Frequently Asked Question

If children work at their own pace, don’t they fall behind?
Although students are free to work at their own pace, they’re not going at it alone. The directress closely observes each child and provides materials and activities that advance his/her learning by building on skills and knowledge already gained. This gentle guidance helps him/her master the challenge at hand—and protects him/her from moving on before he’s/she's ready, which is what actually causes children to “fall behind.”
Why do Montessori classrooms not have rows of desks like regular classrooms? Where does the directress stand?
The clearly designated areas and arrangement of a Montessori classroom are so designed to keep in line with the natural learning principles inculcated by Dr. Maria Montessori. Rather than putting the directress at the focal point of the class, with children depending on her for information, the Montessori classroom literally provides a child-centered approach. Children work at tables or on floor mats where they can spread out their materials, and the directress goes around the room, giving lessons or helping resolve issues as they arise. The tables and floor mats also serve as clearly defined workspaces which help the children concentrate on their own work, provide protection for the materials and the children, and prevent infringement on other's workspaces.
How will the school let me know of my child’s progress or areas of concern?
The directress , through extensive observation and record-keeping, plans individual projects to enable each child to learn what he/she needs in order to improve. There are no grades, or other forms of reward or punishment. The test of whether or not the system is working lies in the accomplishment and behaviour of the children, their happiness, maturity, kindness, and love of learning and level of work. Meetings will be scheduled with parents at periodic intervals to keep them informed of the child’s progress and suggestions are provided to the parents to help the child help himself/herself and apply what he/she has learnt in the classroom outside of school.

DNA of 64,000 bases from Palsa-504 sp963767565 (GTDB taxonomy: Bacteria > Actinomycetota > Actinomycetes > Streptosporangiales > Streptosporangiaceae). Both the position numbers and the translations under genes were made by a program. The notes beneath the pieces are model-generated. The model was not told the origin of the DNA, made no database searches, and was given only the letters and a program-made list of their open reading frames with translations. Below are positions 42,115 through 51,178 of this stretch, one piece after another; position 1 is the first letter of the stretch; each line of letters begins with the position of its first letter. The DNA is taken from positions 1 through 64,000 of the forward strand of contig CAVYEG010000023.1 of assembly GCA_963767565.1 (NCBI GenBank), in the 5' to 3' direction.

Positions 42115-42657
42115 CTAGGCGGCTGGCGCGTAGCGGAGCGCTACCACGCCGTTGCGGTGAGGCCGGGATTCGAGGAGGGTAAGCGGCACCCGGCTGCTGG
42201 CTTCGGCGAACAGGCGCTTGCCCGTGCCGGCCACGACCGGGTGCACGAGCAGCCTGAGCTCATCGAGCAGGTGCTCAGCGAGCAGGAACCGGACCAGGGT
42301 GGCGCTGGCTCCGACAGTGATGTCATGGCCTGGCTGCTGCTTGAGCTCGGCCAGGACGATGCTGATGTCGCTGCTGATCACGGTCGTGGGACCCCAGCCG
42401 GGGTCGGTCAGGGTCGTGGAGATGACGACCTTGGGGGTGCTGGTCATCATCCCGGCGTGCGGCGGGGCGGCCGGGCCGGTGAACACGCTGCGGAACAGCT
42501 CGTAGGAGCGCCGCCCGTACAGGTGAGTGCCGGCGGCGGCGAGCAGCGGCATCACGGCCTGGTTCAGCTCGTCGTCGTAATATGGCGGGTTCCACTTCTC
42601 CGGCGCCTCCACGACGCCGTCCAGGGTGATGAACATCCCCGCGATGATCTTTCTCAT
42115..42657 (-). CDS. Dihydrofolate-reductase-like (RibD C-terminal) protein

Why are there no ranks/grades in Montessori education? Is Montessori opposed to competition?
The current convention of grading children is mostly based on their ability to replicate text book material in examinations and does not offer a true measure of their understanding and ability to apply concepts learnt. In the Montessori system the child gets to observe and collaborate with his/her peers, work at his/her own pace and work repeatedly with the material till he/she develops a complete understanding of the concept the material presents. By current convention a “fail” grade or mark stamps the child with the label of incompetency and can severely demotivate him/her from trying any further (not to mention the additional stress of other social repercussions). In the absence of such grading, the Montessori system encourages the child to willingly make repeated attempts at mastering the material offering him/her ample space to make mistakes and accept that mistakes are an essential component of successful learning. Before long, they realize that few things in life come without effort, and they are free to try again without any fear or embarrassment.By assigning ranks within classes, schools challenge children to outdo one another. The unnecessary stress of the relative performance within the class impedes the child’s deep learning and goes against
his/her natural pace of development. This is not to say that the Montessori system discourages competition. It in fact develops a healthy competitive spirit where the children learn to give their best irrespective of the outcome by giving them the opportunity to focus completely on the process rather than the result.
What is the advantage of having a mixed-age classroom?
Montessori classes are organized to encompass a three-year age span, which allows younger students the stimulation of older children and learn from them. The older children benefit by being role models and leaders of the classroom community. Children normally stay in the same class for three years. With two-thirds of the class normally returning each year, the classroom culture tends to remain quite stable. Instead of graduating and moving to a new class each year, working in the same environment for three years allows students to develop a strong sense of community with their classmates and directress.